Imagine having a tool that can automatically detect JPA and Hibernate performance issues. Hypersistence Optimizer is that tool!

Introduction

When moving from JPA to MongoDB you start to realize how many JPA features you’ve previously taken for granted. JPA prevents “lost updates” through both pessimistic and optimistic locking. Optimistic locking doesn’t end up locking anything, and it would have been better named optimistic locking-free or optimistic concurrency control because that’s what it does anyway.

Lost updates

So, what does it mean to “lose updates”?

A real-life example would be when multiple background tasks update different attributes of some common Entity.

optimisticlocking

In our example, we have a Product Entity with a quantity and a discount which are resolved by two separate batch processors.

  1. the Stock batch loads the Product with {quantity:1, discount: 0}
  2. the Stock changes the quantity, so we have {quantity:5, discount: 0}
  3. the Discount batch loads the Product with {quantity:1, discount: 0}
  4. the Discount changes the discount, so we have {quantity:1, discount: 15}
  5. Stock saves the Product {quantity:5, discount: 0}
  6. Discount saves the Product {quantity:1, discount: 15}
  7. the saved quantity is 1, and the Stock update is lost

In JPA you may provide the @Version field (usually an auto-incremented number) and Hibernate takes care of the rest. Behind the scenes there is a safety mechanism that checks the updated rows number when given a specific version. If no row was updated, then the version has changed and an optimistic locking exception is thrown.

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Open-minded architect

Imagine having a tool that can automatically detect JPA and Hibernate performance issues. Hypersistence Optimizer is that tool!

While chit-chatting with one of my colleagues, I was surprised to hear they use a PHP team for developing their front-end application, while the back-end services are implemented using Java. Since their project is doing great, this really got my thinking why I haven’t ever considered such an architecture.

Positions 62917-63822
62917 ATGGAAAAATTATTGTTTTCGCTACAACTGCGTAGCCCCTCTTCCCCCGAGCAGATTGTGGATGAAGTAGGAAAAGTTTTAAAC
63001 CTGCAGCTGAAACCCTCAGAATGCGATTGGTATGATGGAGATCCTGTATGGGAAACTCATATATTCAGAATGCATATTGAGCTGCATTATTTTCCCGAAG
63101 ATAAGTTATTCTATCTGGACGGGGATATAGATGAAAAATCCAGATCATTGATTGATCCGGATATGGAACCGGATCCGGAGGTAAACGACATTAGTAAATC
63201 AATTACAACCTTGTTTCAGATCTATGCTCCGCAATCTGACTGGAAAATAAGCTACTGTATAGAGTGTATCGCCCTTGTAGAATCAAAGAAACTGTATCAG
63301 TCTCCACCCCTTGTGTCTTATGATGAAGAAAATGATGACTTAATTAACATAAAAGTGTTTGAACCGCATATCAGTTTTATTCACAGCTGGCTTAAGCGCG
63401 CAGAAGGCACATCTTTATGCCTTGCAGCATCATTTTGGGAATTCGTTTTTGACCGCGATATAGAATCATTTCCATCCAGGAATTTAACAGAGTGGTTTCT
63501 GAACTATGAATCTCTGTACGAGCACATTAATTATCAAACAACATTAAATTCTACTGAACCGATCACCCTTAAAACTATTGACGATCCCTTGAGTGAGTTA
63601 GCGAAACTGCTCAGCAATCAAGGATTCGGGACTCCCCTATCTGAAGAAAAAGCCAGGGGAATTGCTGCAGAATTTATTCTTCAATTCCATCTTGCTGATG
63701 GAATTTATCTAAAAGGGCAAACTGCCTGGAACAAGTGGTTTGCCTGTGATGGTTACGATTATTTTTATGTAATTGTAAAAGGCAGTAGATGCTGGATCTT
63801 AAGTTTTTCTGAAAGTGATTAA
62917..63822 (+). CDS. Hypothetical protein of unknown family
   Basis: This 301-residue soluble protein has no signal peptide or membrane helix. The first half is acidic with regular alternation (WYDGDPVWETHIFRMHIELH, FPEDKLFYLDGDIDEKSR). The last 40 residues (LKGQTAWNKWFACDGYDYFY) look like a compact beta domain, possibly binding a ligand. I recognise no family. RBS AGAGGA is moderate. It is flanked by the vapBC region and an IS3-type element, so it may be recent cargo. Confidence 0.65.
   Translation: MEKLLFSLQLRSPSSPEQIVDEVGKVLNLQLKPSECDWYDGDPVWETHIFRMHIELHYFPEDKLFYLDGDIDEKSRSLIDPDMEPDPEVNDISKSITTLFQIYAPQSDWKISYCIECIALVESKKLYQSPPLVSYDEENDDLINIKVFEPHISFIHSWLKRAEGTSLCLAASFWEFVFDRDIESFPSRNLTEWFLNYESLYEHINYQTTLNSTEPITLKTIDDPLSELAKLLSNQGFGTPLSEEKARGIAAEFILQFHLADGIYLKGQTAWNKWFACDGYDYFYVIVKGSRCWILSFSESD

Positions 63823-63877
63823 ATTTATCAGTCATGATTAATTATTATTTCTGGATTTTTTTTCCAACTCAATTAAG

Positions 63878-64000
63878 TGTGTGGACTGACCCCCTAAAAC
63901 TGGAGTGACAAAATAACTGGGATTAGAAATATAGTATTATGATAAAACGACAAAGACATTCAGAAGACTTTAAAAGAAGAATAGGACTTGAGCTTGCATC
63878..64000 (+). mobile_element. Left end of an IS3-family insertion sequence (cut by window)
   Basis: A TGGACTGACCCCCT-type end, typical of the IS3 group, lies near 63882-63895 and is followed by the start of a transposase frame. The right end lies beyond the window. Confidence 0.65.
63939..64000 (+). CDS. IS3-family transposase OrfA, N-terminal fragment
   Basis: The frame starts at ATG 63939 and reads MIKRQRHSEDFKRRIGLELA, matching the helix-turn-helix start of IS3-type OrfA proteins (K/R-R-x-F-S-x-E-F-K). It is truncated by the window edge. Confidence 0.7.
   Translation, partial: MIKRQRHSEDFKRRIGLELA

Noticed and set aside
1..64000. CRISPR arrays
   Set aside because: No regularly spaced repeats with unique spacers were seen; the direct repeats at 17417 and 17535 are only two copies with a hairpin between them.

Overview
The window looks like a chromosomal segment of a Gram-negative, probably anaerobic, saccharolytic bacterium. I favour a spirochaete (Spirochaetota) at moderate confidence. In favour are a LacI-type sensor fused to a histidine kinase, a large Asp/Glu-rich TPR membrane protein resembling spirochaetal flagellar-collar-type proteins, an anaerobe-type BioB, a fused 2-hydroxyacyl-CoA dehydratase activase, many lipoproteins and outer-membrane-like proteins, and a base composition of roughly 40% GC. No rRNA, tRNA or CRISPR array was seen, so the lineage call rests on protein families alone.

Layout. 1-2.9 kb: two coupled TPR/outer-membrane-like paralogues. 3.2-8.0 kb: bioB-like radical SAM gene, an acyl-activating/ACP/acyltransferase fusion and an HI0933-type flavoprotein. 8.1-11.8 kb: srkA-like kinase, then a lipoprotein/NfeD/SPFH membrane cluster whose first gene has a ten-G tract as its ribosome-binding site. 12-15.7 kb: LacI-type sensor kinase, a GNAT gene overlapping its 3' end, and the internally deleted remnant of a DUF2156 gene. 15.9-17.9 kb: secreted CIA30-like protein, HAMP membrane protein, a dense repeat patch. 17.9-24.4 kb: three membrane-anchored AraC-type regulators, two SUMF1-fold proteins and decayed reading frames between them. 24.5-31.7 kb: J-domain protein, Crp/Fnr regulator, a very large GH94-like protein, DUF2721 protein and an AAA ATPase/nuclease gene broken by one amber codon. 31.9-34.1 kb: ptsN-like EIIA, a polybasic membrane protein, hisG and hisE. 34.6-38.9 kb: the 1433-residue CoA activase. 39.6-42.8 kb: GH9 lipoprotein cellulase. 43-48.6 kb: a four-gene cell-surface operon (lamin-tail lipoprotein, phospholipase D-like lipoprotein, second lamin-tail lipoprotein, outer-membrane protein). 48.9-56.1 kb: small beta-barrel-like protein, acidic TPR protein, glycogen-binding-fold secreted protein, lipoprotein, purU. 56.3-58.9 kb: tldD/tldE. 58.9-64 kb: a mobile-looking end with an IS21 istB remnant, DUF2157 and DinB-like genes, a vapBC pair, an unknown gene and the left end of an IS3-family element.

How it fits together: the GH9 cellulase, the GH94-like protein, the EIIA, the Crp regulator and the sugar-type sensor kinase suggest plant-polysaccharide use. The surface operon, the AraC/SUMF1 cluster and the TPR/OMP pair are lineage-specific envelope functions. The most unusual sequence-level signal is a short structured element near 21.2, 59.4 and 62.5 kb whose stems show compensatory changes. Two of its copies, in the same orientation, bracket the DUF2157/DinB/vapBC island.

Most large Java web application I’ve been involved with have shone on the server-side part, while the client-side has been the Achilles heel.

While you can find great Java web developers, not every Java developer has web-based skills. But PHP developers are great when it comes to web programming, and they don’t have a zillion of frameworks to specialize in. PHP developing is pretty much standard, as opposed to Java web programming. I have always been anxious when joining a project using a new web framework I didn’t know anything about (e.g. Wicket), but that’s not the case for a PHP developer. They can always join a new project, and the learning curve is not that steep.

I remember reading many comparisons tests for Java vs PHP or Python, and I don’t remember seeing a single test  not aiming to pick-up a winner. Such test targets only the language, but disregards the community and especially its developers.

Sometimes the winning solution is not a single technology but a clever mix of those that are best suited within a given context. A similar concept is the polyglot persistence.

So as an architect you always have to stay open-minded and be objective of any technology you happen to love. After all, I love Java, but I also know it’s not always the best solution to all my clients’ problems.

Transactions and Concurrency Control eBook

Batch processing best practices

Imagine having a tool that can automatically detect JPA and Hibernate performance issues. Hypersistence Optimizer is that tool!

Introduction

Most applications have at least one batch processing task, executing a particular logic in the background. Writing a batch job is not complicated but there are some basic rules you need to be aware of, and I am going to enumerate the ones I found to be most important.

From an input type point of view, the processing items may come through polling a processing item repository or by being pushed them into the system through a queue. The following diagram shows the three main components of a typical batch processing system:

  • the input component (loading items by polling or from an input queue)
  • the processor: the main processing logic component
  • the output component: the output channel or store where results will sent